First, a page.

Competitive Structure

The industry has a market structure that is two-tiered meaning that small group syrup producers give territorial franchises to bottling companies whereby they are made the only distributors of products. The Coca Cola was the first company to do this in early 20th century, but others followed the same channel when they entered the market in the subsequent years. Based on this, the type of market exhibited in the soft drinks industry is an oligopoly because small groups of companies control the industry.

A close study of the market suggests that it is more of a monopoly since small firms that are not in direct competition with the distributing companies dictate policies and determine what should enter the market. Market power is defined as the ability of the company to raise the market price with an aim of increasing its profit margin (Lau 127). Companies operating in perfectly competitive markets do not have the power to increase prices without losing a substantial segment of the market.

However, the soft drinks industry is different since corporations can easily raise prices without losing any of their clienteles to opponents. Companies in the industry, including Pepsi and Coca Cola, have the capability of affecting the total quantity, as well as the prices of products in the market. The major companies operating in this industry are Coca Cola, Pepsi, Cadbury Schweppes, and the Dr. Pepper Snapple Group.

Future Prospects

An analysis of the microenvironment reveals that the soft drinks industry is expected to perform better in the future mainly because of the steady product innovation. Companies are known to identify consumer demands and needs while at the same time aspiring to adjust by adopting the new technologies in order to survive in the competitive market.

The recent trend whereby the soft drink companies are winning exclusive rights to supply products in schools and stadiums is an advantage to the industry, as this will help them in developing faster. In the industry, clients are dedicated to a variety of brands since studies show that consumers of carbonated beverages are always enthusiastic to certain foodstuffs meaning that they seldom acquire any other from the market.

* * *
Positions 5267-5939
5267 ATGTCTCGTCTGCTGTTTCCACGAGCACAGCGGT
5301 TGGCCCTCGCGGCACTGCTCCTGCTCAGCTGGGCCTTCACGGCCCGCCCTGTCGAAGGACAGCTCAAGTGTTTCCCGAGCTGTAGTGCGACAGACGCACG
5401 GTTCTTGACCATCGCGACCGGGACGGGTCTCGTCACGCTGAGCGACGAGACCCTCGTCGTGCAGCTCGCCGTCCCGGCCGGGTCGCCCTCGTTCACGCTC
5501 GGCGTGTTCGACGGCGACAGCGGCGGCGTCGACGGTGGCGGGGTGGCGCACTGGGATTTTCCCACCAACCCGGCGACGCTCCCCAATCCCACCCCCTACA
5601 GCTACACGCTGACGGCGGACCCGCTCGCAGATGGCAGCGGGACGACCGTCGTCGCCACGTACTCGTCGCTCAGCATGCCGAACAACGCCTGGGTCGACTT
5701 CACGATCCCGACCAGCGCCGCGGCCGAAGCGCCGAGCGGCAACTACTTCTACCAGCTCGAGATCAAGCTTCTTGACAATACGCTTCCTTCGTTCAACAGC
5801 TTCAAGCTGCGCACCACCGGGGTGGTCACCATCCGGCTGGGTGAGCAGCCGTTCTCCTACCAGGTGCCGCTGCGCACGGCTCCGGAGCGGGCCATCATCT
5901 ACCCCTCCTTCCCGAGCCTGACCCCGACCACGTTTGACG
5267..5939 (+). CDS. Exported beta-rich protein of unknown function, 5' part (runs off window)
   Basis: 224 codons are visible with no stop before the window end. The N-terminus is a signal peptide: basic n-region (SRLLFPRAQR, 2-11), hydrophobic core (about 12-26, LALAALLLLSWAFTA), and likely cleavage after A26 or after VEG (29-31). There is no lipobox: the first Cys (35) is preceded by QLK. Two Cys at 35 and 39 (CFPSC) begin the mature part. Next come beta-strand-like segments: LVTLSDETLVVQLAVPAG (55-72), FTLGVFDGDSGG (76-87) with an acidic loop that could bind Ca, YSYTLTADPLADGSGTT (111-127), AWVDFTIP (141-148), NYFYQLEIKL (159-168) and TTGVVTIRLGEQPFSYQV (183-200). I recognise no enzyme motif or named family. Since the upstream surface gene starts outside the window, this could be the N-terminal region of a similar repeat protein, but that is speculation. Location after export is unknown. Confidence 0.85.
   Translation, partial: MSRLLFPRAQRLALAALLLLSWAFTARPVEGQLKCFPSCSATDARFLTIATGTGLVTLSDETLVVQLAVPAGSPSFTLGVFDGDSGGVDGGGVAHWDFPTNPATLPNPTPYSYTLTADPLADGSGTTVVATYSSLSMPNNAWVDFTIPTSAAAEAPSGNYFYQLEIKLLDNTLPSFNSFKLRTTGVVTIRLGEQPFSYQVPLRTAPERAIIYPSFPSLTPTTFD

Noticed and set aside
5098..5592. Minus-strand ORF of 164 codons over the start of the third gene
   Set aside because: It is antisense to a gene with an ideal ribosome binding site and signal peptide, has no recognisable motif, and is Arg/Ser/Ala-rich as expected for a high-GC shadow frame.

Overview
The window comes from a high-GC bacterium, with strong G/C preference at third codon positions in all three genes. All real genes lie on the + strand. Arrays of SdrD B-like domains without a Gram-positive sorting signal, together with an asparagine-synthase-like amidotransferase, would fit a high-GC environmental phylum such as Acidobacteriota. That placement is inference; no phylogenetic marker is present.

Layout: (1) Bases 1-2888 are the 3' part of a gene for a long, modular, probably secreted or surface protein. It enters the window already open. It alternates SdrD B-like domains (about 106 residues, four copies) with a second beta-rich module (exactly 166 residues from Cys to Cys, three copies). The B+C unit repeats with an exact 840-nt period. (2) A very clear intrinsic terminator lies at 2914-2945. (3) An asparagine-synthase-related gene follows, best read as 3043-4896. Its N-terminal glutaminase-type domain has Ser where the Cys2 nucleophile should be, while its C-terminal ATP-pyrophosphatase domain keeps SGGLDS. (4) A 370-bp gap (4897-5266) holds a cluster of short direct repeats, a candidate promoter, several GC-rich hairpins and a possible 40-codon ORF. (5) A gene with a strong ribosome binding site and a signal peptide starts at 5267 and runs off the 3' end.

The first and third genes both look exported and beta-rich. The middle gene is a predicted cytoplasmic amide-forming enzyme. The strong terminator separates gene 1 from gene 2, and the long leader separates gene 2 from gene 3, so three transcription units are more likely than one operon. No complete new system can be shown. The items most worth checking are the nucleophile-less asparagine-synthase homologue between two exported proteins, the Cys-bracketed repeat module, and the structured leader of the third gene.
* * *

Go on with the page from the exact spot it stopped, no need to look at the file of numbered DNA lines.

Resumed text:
The sales of many companies in the industry are expected to go up and this will facilitate profitability. Even though competition is expected to be stiff in the future, companies are already seeking markets oversees and this will ensure that they survive in the highly competitive market (Warf, Frederick and Stutz 16).

Works Cited

Gupta, Sunil, and Lehmann, Donald. Managing Customers as Investments: The Strategic Value of Customers in the end. Upper Saddle River: Pearson Education/Wharton School Publishing, 2005. Print.

Lau, Ronald. “Competitive factors and their relative importance in the US electronics and computer industries”. International Journal of Operations & Production Management, 22.1 (2002): 125–135. Print.

Warf, Frederick, and Stutz, Barney. The world economy: resources, location, trade, and development. Upper Saddle River: Pearson, 2007. Print.

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IvyPanda. (2019, June 9). Soft Drinks Industry. Retrieved from https://ivypanda.com/essays/soft-drinks-industry-2/

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"Soft Drinks Industry." IvyPanda, 9 June 2019, ivypanda.com/essays/soft-drinks-industry-2/.

1. IvyPanda. "Soft Drinks Industry." June 9, 2019. https://ivypanda.com/essays/soft-drinks-industry-2/.


IvyPanda. "Soft Drinks Industry." June 9, 2019. https://ivypanda.com/essays/soft-drinks-industry-2/.


IvyPanda. 2019. "Soft Drinks Industry." June 9, 2019. https://ivypanda.com/essays/soft-drinks-industry-2/.


IvyPanda. (2019) 'Soft Drinks Industry'. 9 June.